In a vote signaling the growth of Rockland County’s Chassidic community, Democrats in the legislature announced Wednesday their support for a Chassidic legislator to be their next majority leader, the first time in county history an Orthodox Jew has attained such a high position.
Aron Wieder, 39, will be officially elected on Jan. 2, rounding out the leadership team of Alden Wolfe as legislature chairman (similar to Speaker) and Jay Hood as deputy majority leader.
“I’m trying to make a kiddush Hashem on every step of my journey,” Wieder, a two-year legislator from Spring Valley, told Hamodia on Thursday.
The Democrats, who control 12 of the 17 seats in the legislature, will have to work with County Executive Ed Day, a Republican who was elected last month with support from the Preserve Ramapo group. Preserve Ramapo has long called for the removal of funding from yeshivos and private schools to restore it solely for the village’s dwindling public school system.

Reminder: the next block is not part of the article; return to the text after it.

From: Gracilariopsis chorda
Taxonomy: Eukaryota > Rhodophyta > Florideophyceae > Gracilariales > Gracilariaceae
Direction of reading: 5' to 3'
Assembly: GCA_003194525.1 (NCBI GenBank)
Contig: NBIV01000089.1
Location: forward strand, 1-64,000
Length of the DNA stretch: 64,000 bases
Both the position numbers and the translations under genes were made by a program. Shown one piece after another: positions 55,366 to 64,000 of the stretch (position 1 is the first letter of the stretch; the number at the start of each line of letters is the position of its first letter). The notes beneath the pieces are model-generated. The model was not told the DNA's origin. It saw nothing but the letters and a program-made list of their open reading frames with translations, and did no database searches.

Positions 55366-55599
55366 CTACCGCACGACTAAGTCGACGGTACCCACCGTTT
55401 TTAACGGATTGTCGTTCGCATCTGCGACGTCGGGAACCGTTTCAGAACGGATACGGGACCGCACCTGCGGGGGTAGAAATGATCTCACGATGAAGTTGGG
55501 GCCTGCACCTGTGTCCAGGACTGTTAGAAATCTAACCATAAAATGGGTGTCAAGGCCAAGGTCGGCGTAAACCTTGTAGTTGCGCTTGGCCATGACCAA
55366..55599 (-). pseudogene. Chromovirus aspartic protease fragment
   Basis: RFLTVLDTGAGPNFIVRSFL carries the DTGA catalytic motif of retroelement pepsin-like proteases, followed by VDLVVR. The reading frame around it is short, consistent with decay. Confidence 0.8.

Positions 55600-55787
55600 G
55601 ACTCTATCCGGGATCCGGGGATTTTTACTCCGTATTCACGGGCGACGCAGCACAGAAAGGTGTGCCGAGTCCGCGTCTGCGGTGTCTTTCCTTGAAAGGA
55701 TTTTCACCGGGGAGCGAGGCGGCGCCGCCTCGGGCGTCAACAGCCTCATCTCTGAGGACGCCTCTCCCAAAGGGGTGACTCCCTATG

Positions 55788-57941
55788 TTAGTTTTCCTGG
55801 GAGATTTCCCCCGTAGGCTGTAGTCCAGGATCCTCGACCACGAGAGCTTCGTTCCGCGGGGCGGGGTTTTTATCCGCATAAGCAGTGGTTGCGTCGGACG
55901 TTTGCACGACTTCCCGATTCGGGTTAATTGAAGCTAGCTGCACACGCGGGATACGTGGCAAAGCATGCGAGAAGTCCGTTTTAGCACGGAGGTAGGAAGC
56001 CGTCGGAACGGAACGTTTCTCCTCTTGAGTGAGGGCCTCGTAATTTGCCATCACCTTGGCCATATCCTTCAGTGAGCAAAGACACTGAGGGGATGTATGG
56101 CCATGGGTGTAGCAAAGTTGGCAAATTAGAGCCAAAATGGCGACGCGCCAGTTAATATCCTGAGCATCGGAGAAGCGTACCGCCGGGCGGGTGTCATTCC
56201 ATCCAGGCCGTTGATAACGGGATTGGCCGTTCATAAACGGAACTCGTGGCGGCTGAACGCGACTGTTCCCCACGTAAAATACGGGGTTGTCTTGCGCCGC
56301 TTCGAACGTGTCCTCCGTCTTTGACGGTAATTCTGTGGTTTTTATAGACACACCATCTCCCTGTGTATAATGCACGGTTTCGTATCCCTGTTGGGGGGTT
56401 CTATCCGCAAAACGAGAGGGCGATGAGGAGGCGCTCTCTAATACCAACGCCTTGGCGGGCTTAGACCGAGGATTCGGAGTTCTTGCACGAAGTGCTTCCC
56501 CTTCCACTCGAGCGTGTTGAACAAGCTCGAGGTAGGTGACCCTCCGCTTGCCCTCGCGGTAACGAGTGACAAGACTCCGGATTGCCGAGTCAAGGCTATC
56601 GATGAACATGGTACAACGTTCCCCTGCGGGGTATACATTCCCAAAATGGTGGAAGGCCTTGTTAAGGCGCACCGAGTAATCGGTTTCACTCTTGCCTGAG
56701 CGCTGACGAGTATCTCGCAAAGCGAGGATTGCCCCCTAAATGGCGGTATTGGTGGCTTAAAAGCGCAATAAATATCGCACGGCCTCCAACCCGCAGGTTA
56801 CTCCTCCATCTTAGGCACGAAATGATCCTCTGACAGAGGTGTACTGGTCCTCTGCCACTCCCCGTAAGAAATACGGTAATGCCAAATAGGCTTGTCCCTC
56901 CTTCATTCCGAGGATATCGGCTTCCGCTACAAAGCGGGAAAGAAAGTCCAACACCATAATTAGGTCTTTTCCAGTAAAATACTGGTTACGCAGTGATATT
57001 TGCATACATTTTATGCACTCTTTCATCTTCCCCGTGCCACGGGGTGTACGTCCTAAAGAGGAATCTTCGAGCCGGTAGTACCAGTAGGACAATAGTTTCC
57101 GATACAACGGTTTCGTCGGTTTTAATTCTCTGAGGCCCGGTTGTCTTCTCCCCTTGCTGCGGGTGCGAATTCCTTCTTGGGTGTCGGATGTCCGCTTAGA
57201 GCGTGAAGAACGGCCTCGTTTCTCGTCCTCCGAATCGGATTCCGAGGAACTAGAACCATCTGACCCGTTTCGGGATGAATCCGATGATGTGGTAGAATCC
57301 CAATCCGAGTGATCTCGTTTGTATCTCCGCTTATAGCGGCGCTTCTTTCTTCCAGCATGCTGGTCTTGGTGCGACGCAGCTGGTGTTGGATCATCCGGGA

In an ironic twist, Day will be resigning his legislature seat at the end of the month to take up his executive position, giving Democrats a chance to replace him with one of their own. That gives them a veto-proof supermajority of 12 to 5, up from the current 11 to 6.
But Wieder, who has gained a reputation among colleagues as an affable dealmaker, said that Day has toned down his rhetoric since getting elected.
“I’m looking forward to working with the new county executive-elect to move the county in the right direction with fiscal and other issues,” he said.
Day, who has touted his law enforcement background to defeat his Democratic opponent, will have to deal with Wieder on the top issues facing the county government, with a $770 million budget, high taxes and education the biggest concerns.
Wieder has previously served as vice president of the East Ramapo school board and as an assistant mayor in Spring Valley before ascending to his current position in 2011. He grew up in Boro Park where he studied in Belzer yeshivah. He moved to Monsey after marrying into a local family.
In an interview with Hamodia earlier this year, Wieder recalled being taken aside after his inauguration two years ago by a top official in Rockland County.
“He came over to me and he said, ‘You have a tremendous responsibility as a chassidishe person. You are now on a pedestal,’” Wieder said. “After all, I was the first chassidishe person elected to the legislature.”